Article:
Ergonomic Usage of Wrist Rests and Palm Supports
Are Wrist Rests Ergonomic?
In the vast majority of cases, wrist rests do not provide any significant ergonomic benefit and in fact will usually increase the number of risk factors for injury in your computer workstation. The reason is that if you 'rest' your 'wrist' on any type of support, be it foam, gel, webbing, cloth, etc. you are applying pressure to the underside of your wrist which will compress the tissues, resulting in decreased blood flow. More specifically, you can compress the carpal tunnel and possibly pinch the median nerve, which can lead not only to long term injury, but short term symptoms such as tingling, numbness or coldness in the hands, and finger muscles which fatigue quicker due to reduced circulation.
Are Palm Supports Ergonomic?
Palm supports are usually ergonomic in that they provide support for your palm during periods of inactivity (i.e. when you are not typing or mousing), which assist in reducing the tendency to 'drop' your hands, which can lead to a position of wrist extension (or dorsiflexion). However it is critical that the support has a low enough profile so that your wrist does not get 'caught' on the rest when you move the mouse forward (i.e. move the cursor up) or reach for the upper rows on the keyboard. In other words, the palm support when uncompressed should be level and not be higher with the front edge of the keyboard housing or the mousing surface to prevent any pressure on the underside of the wrist.
So What Is the Difference Between Wrist Rests and Palm Supports?
The physical product is the same - what determines whether is different is the usage of the product.
BAD - Resting Your Wrists ( = Wrist Rest ) or Putting Any Type of Pressure on the Underside of your Wrist
GOOD - Supporting Your Palms ( = Palm Support) which Reduces the Possibility of Wrist Extension and Reduced Blood Flow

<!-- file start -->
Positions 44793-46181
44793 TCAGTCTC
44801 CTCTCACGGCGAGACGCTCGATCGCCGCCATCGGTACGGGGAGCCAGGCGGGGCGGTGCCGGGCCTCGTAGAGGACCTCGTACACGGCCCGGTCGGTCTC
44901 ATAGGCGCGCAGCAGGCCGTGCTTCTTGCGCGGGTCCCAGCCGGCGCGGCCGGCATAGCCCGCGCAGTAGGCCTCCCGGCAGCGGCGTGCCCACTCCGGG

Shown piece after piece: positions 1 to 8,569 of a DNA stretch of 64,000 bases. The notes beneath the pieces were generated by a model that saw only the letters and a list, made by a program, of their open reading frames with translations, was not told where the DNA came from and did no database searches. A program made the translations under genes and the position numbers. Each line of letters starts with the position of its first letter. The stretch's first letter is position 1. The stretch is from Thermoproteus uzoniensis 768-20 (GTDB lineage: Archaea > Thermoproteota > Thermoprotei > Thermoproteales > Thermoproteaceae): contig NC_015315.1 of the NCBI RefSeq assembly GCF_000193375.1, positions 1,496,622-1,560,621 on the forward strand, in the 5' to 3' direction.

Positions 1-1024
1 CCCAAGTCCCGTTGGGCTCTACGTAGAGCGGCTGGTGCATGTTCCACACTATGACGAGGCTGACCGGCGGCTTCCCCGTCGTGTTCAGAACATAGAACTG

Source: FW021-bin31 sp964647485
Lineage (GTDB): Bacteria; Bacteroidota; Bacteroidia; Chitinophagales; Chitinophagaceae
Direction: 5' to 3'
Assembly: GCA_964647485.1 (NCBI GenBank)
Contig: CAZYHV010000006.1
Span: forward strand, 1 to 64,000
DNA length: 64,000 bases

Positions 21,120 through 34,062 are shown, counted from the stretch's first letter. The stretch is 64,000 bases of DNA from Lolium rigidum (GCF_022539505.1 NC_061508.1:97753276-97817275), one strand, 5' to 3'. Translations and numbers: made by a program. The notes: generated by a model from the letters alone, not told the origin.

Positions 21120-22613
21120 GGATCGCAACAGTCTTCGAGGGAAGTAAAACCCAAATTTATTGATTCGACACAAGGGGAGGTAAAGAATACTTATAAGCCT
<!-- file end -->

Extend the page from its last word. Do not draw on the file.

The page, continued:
What About Wrist Rests / Palm Supports on a Keyboard?
Many people argue that a palm support which is attached to the keyboard will increase the distance that the user has to 'reach' to get to the keyboard. This is not the case as the position of the palm when typing is typically 1-3" in front of the keyboard (depending on which row of keys you are typing on). The presence (or absence) of a palm support will not increase the distance you are having to 'reach' to get to the keyboard. The only exception would be for individuals with very small hands or extremely limited reach (i.e. atrophied limbs) in which case the palms of their hands are likely over the keyboard at all times when typing as the traditional typing posture is not an option for these individuals.
ErgoCanada.com's Guide to Ergonomics is a work in progress. If you have any comments on our existing content or additional material which we could add, please let us know!
We hope you found this general information helpful - for more specific information for your unique situation, we recommend getting an assessment by an ergonomic professional.
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